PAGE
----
Used Cooking Oil Powering Jacksonville’s Fleet

John Davis

City vehicles in Jacksonville, Florida’s will be running more and more on biodiesel… and the green fuel will help clean up the city’s waste.

This story from the Jacksonville Business Journal says the city is making 100 percent biodiesel at its fuel depot and mixing it to B20 to run in its diesel-powered vehicles:

Fleet management picks up used cooking oil from Naval Station Mayport, The Avenues and Orange Park malls and two Hooter’s restaurants in Jacksonville. The Avenues mall operations manager, Jim Leitner, said the free exchange is working well. The city provided stainless steel tanks about a year ago and has a weekly collection service.

When the division can accurately gauge its weekly B100 production capacity, it can begin signing on other restaurants for the service. Division Chief Sam Houston said the program will be “big business — important, steady business” for the city.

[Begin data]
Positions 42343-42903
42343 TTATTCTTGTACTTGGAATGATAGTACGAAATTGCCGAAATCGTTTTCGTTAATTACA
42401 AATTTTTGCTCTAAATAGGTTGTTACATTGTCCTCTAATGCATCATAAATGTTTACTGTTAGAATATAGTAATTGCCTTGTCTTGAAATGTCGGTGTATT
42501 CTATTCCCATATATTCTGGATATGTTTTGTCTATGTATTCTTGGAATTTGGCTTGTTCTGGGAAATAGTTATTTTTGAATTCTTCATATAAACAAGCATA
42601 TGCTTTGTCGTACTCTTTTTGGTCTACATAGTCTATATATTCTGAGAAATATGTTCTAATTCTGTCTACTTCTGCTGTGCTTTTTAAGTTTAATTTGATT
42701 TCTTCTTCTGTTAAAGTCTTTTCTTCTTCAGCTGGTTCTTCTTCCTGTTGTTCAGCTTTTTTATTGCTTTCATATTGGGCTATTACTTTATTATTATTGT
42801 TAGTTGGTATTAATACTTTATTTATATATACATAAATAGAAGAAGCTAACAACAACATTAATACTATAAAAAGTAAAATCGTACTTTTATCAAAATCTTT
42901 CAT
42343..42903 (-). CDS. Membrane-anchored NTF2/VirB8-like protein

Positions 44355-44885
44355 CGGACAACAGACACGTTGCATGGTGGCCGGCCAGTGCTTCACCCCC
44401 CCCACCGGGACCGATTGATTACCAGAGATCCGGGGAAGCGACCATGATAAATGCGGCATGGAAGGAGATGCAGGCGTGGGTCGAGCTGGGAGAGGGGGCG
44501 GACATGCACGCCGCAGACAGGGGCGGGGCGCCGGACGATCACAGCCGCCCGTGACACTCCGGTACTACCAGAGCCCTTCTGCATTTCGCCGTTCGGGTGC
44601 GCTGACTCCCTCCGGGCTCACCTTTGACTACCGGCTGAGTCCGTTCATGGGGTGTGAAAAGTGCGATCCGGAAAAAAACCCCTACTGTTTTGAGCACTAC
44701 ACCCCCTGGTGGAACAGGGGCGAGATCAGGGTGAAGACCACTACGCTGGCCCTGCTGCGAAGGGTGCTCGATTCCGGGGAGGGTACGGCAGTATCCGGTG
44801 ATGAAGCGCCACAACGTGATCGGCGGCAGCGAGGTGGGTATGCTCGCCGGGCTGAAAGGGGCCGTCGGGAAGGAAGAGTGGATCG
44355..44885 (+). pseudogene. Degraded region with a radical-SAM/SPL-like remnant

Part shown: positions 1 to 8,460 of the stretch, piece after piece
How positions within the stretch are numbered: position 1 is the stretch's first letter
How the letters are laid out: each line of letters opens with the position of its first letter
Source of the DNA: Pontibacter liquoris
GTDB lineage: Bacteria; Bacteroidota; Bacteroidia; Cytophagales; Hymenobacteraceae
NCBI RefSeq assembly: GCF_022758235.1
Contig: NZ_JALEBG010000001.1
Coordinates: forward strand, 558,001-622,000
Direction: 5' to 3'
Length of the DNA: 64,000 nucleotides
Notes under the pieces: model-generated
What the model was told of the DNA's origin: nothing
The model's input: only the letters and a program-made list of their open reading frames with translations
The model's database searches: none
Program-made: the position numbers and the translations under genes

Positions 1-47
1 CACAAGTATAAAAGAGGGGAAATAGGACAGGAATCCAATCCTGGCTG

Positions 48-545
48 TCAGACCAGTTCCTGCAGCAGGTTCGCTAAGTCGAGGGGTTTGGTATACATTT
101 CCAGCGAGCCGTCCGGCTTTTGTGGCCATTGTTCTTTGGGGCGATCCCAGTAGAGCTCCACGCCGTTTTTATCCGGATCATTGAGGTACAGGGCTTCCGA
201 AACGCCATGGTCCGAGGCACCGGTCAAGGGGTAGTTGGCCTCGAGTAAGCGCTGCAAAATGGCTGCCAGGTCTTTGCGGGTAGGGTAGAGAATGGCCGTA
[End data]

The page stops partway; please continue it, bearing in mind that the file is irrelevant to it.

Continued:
The city has invested about $68,000 in the plant, mostly on equipment, since it opened a year ago. Erik Preacher, who’s in charge of inventory control and financial administration for fleet management, estimates that the plant will pay for itself within the first few months of full operation.

The money the city could save is substantial. B100 costs about $4 a gallon on the market but only about $1.50 a gallon to make. Considering that Jacksonville was already purchasing about 80,000 gallons a year in biodiesel and the city uses two million gallons of diesel a year (which could be replaced by the cheaper, home-brewed fuel), you could see how the savings would add up. Now while I’m not sure that there is enough used cooking oil to make up the two million gallons of petroleum diesel, this project is certainly a step in the right direction.